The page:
These guys were dirty individually, but what about their conferences?
I would be willing to bet that if you polled sports fans around the nation and asked them who they thought was the dirtiest conference in America, the SEC would win that poll. Especially in football, the SEC has gotten the reputation of finding ways around the rules, or flat out disobeying them. But, is that opinion actually accurate? Does the SEC have the dirtiest schools in college athletics. Well, over the next 2 days, I’ll try and figure that out. Amazingly, the NCAA keeps a very thorough database of all the schools who have committed MAJOR violations since 1953. Today, we analyze college basketball.
College Basketball Vacated Wins by Conference
251 wins-Big 10: Michigan (114), Ohio State (82), Minnesota (36), Purdue (19)
92 wins-Pac-10: California (28), USC (21), Oregon St. (17), Arizona (19), UCLA (5), Arizona St. (2)
58 wins-Big East:St.Johns (46), Depaul (6), Villanova (4), UCONN (2)
28 wins-ACC: Florida State (24), Clemson (2), Maryland (2)
9 wins-SEC: Florida (3), Alabama (2), Georgia (2), Kentucky (2)
5 wins-Big 12: Missouri (3), Texas Tech (2)
17 mid-major programs have also had to vacate a combined 306 wins.
Note: Loyola Marymount, Marshall, and NC State have vacated games on their record, but only in losses. Yes, games can be vacated that were losses. For instance, Memphis’ loss in the NCAA Championship in 2008 was vacated.
OK, so the Big 10 is far and away the conference that has been hammered the most in the win-loss column due to infractions, but Steve Fisher and Jim O’Brien can almost single-handedly be thanked for that. 2 guys does not a dirty conference make. Otherwise, the WAC would forever been considered dirty thanks to Jerry Tarkanian. What we can say is that the Big 10 has had the biggest of the big violations, but which conference has had the most overall MAJOR violations?
Before reading those numbers, consider this about the stat below. Just because a men’s basketball program committed major violations does not mean it committed those EXCLUSIVELY. In many of the cases below, several of a school’s sports programs were grouped together on the punishment list. So, while the basketball team may have broken the rules, other programs at the school may have committed the most serious violations. There is no way to tell from the information the NCAA gave. Anywho, here are the schools who have been included on a major violations report:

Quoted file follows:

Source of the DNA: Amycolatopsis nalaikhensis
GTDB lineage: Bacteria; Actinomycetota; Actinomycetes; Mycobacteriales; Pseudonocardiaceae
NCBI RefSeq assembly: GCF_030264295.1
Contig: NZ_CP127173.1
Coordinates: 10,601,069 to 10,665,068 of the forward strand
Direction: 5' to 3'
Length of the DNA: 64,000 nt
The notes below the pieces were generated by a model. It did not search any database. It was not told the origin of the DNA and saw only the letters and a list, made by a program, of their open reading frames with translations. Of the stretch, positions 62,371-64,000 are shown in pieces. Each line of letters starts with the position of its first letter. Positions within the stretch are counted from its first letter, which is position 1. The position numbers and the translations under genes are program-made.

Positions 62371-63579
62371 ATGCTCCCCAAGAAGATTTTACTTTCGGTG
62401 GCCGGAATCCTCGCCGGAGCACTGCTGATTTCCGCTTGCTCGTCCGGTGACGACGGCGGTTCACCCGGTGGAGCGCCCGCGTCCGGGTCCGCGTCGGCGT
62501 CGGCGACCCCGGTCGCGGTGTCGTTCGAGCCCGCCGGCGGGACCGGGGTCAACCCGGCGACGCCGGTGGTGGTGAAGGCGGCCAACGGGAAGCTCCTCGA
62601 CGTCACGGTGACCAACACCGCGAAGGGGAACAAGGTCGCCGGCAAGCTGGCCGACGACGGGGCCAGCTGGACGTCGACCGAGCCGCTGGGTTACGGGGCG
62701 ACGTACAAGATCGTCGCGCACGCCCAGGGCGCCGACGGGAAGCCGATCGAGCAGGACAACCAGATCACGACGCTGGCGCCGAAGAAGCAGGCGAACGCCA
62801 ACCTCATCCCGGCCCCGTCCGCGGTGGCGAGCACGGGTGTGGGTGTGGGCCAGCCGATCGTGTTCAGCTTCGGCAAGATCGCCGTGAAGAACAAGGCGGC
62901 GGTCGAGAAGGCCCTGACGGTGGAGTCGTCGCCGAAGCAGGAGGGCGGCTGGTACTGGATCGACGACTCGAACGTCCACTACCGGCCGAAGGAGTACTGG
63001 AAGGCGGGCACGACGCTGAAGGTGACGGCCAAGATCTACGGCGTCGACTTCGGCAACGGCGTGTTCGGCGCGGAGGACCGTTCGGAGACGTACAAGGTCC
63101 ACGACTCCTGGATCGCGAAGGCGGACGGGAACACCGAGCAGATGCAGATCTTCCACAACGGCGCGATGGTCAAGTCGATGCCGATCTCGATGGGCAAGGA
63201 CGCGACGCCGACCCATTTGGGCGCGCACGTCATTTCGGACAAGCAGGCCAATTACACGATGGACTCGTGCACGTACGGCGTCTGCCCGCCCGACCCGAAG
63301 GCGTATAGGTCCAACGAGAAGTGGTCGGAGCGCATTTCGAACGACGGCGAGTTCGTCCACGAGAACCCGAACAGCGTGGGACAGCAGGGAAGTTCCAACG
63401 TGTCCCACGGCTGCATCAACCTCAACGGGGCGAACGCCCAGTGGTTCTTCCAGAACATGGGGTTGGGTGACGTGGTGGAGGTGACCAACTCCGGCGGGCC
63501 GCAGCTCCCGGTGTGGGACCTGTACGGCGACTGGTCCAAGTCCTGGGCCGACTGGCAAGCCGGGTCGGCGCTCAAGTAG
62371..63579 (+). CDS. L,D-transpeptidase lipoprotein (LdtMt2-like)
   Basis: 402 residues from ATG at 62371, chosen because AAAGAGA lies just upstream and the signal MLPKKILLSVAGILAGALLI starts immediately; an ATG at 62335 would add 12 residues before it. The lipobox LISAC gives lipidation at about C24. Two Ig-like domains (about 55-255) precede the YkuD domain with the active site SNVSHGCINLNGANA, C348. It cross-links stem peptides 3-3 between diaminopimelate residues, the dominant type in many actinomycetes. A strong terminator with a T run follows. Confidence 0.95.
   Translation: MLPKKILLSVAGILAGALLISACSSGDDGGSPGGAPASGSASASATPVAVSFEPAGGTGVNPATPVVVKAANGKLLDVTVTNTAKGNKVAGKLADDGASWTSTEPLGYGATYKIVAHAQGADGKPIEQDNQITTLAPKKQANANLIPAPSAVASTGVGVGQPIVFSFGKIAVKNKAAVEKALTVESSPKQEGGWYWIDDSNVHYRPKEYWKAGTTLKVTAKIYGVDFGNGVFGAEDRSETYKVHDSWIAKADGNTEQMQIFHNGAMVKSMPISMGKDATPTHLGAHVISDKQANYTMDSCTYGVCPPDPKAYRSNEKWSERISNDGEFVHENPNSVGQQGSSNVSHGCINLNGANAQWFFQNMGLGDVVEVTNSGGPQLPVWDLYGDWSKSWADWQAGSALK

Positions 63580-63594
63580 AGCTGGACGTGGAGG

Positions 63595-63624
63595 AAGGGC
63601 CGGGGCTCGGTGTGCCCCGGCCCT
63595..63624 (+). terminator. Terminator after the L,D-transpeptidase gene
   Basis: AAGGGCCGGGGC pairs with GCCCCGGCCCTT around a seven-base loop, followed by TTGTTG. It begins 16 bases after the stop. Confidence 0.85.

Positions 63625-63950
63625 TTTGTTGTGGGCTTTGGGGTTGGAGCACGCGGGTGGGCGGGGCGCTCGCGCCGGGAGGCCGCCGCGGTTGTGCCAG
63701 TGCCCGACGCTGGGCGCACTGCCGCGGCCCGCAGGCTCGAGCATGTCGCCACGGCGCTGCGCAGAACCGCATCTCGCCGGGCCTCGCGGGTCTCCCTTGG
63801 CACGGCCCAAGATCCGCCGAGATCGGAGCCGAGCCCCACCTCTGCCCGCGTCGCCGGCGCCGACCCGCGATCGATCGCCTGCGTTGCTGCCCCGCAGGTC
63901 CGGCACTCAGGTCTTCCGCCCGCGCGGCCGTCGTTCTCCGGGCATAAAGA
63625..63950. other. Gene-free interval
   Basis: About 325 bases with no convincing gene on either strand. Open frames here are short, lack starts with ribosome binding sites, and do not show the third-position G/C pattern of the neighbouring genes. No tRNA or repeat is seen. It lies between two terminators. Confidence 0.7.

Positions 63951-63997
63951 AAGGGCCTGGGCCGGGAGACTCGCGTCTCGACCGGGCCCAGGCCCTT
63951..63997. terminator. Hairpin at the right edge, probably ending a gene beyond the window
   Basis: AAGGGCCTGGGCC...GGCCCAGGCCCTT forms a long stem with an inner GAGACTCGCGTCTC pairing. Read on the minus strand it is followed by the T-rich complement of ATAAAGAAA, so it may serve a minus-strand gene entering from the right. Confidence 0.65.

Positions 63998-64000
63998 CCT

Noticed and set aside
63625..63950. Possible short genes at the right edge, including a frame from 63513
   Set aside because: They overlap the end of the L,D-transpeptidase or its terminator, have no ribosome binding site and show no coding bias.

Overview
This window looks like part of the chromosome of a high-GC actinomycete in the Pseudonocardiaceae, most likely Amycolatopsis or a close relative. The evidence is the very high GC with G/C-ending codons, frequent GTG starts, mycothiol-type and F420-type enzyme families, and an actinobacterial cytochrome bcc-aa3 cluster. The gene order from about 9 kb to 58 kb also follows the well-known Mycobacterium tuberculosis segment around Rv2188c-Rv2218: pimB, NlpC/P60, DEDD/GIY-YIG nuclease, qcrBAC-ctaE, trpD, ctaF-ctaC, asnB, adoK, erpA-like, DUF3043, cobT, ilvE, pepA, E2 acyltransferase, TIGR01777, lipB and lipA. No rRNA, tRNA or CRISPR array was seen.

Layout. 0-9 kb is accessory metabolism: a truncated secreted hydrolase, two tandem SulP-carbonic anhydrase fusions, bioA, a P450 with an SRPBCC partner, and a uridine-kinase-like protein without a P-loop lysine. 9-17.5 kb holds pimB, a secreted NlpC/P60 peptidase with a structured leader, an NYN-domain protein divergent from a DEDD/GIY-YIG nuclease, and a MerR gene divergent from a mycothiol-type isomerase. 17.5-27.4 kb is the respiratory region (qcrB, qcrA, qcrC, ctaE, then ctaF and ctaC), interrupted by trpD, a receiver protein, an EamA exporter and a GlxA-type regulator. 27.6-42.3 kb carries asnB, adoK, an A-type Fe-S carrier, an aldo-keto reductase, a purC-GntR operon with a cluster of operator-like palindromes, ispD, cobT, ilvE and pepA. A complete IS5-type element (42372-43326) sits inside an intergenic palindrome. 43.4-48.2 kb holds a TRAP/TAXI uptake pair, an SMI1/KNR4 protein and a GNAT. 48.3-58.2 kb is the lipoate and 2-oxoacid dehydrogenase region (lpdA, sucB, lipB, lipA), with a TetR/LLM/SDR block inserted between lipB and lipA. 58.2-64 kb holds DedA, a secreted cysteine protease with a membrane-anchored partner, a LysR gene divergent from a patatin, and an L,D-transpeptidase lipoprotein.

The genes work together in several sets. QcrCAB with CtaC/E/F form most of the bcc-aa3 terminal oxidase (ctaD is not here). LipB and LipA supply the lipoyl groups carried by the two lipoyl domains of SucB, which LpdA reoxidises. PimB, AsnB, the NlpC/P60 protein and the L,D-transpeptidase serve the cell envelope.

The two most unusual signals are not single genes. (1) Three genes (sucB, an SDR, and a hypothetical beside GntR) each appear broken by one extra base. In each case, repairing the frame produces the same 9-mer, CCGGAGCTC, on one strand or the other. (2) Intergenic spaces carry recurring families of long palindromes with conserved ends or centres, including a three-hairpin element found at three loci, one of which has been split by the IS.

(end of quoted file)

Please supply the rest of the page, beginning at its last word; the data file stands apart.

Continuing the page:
College Basketball MAJOR Infractions Cases Since 1953 (NCAA reference, click here)
24 cases-Big East:Cincinnati (5), West Virginia (3), Louisville (3), St. Johns (2), Depaul (2), Seton Hall (2), UCONN, Villanova, Rutgers, Pittsburgh, Syrcause, South Florida, Notre Dame
23 cases-SEC: Kentucky (4), Georgia (3), Auburn (3), South Carolina (3), Alabama (2), Arkansas (2), LSU (2), Florida (2), Mississippi State (2)
20 cases-Big 10: Minnesota (5), Ohio State (3), Wisconsin (3), Illinois (3), Purdue (2), Indiana, Michigan, Iowa, Michigan St.
18 cases-ACC: Florida State (4), NC State (4), Wake Forest (2), Clemson (2), Maryland (2), Duke, Miami, North Carolina, Georgia Tech
17 cases-Big 12: Kansas (5), Baylor (3), Texas A&M (3), Oklahoma (2), Missouri (2), Texas Tech, Kansas St.
13 cases-Pac-10: UCLA (3), California (2), Arizona (2), USC, Washington (2), Arizona State, Oregon St., Oregon
(Note: Mid-Major teams have a total of 151 MAJOR violations cases since 1953.)
OK, that stat doesn’t bode as well for the SEC as the vacated wins stat. Nine of the SEC’s members have MULTIPLE major violations to their records. Umm, ouch?
What about which percentage of each conference’s teams have experienced a major violation? These conference affiliations relate to the ones from the 2010-11 season, and do not reflect the conference realignment coming next season.
Big 10: 9 of 11 teams (82%)
Big East: 13 of 16 teams (81%)
Pac-10: 8 of 10 teams (80%)
SEC: 9 of 12 teams (75%)
ACC: 9 of 12 teams (75%)
Big 12: 7 of 12 teams (58%)
Look, what does all this mean? I don’t know if you can say but 1 thing about all of this: COLLEGE ATHLETICS ARE QUITE DIRTY. And they have been dirty since the NCAA started keeping track in 1953. Someone will have to explain how a school such as Minnesota, Kansas, or Cincinnati can commit major violations 5 TIMES in their history, and the NCAA has not canned their programs yet? Until the NCAA grows a set of cajones and ends a major program (never going to happen), then you can’t blame programs for trying.
Oh, and the Big 10 is the dirtiest college basketball conference in history.
Tomorrow: College Football